• The rent market in San Fran isn't great either. A friend of mine is leaving the state despite having rent ~50% below market (eg. $2000/mo. compared to an identical unit across the street being $3500/mo.) Partly because the area is so expensive, but also a relatively weak job market (despite a college degree he's been unable to find a decent job in 2 years) and a growing homeless problem. The only reason to rent and not buy is because literally nothing is for sale (tax reasons). – Draco18s no longer trusts SE Dec 24 '19 at 20:17
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Based on historical data (although it depends on where you live) past recessions didn't have much impact on housing prices except the great recession.

Since 1980, there have been five official recessions in the United States. In all but the 2007-2009 Great Recession, inflation-adjusted home prices only declined an average of 2.7 percent from the month before the recession began to the final month of the recession, according to the home price index data from Robert Shiller.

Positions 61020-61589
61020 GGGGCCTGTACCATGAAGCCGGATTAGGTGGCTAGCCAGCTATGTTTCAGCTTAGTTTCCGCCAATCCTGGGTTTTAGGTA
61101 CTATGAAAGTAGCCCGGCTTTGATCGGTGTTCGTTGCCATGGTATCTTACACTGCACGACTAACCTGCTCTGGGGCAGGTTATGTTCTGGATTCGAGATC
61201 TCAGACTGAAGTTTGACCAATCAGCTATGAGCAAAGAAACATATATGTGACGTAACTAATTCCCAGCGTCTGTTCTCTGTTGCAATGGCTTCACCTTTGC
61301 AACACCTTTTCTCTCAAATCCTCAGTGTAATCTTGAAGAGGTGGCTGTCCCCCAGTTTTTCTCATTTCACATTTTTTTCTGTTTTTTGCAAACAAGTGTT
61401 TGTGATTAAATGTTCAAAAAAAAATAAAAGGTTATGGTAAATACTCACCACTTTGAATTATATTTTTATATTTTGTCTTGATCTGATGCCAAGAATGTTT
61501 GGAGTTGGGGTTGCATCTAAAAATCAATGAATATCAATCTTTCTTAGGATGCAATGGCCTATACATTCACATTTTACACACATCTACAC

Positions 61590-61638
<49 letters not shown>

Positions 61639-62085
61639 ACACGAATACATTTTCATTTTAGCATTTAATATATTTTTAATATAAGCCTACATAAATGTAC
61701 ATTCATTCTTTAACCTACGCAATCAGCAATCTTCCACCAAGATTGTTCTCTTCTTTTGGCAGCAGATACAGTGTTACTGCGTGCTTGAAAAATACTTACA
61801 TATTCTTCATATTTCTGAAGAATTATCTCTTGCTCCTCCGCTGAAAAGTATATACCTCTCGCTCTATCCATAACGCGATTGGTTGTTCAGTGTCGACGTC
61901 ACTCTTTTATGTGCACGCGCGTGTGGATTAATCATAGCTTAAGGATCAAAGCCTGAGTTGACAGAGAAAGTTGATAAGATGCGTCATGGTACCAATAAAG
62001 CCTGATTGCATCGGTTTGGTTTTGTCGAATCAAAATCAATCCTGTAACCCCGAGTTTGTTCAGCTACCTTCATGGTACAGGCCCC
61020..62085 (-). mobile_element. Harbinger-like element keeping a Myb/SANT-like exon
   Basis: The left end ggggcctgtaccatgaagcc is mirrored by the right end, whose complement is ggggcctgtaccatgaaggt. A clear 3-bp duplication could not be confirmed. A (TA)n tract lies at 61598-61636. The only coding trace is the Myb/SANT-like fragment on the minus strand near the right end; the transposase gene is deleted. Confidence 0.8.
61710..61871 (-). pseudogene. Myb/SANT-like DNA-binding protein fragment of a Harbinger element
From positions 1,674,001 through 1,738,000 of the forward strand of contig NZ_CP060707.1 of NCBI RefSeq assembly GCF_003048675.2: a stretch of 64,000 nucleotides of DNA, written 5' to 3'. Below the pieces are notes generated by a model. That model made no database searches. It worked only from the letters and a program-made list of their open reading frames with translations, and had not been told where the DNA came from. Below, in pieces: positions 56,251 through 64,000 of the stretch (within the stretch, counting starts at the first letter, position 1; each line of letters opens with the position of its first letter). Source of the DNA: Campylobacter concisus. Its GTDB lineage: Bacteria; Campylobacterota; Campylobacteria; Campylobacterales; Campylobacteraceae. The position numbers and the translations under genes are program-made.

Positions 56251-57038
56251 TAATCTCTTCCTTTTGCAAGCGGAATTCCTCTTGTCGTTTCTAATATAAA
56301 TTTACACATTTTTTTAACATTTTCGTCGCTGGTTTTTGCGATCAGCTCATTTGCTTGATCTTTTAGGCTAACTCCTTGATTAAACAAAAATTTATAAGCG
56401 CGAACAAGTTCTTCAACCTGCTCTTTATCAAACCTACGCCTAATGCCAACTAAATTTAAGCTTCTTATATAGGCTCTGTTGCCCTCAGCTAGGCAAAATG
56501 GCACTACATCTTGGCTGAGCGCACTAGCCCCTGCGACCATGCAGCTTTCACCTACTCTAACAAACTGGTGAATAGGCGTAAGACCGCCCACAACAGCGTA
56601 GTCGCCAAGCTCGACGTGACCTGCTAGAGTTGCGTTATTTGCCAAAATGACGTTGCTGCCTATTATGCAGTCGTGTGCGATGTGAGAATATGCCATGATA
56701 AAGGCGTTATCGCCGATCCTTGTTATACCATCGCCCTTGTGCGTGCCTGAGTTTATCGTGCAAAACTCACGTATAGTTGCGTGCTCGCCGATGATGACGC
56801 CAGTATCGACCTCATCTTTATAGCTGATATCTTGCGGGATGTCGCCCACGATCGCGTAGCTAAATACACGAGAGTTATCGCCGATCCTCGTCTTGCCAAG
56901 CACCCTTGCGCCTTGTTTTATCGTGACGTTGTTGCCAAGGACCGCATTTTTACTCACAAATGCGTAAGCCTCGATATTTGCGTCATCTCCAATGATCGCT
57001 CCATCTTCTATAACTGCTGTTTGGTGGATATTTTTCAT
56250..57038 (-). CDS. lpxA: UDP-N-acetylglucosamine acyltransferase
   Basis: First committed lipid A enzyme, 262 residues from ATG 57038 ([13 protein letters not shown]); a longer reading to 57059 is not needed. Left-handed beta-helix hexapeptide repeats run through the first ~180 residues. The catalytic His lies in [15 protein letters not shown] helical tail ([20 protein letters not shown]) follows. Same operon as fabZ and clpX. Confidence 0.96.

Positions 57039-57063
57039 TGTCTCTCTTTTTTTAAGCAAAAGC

Considering you are currently renting you can save 1-3 years of rent if you buy a place instead.

During a recession you might see more properties foreclosed (which might be an opportunity to find good deals) or the interest rate might be lower, but in my opinion the sooner you become a homeowner the better you manage your financials.

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    Thanks for the answer! Do you have a source for the first statement (past recesssions...)? The few charts (median sale prices of homes) did show some decrease in price during recessions. Though I don't think the median sale prices of homes shows the value of individual homes accurately – Snowman8734 Dec 23 '19 at 21:30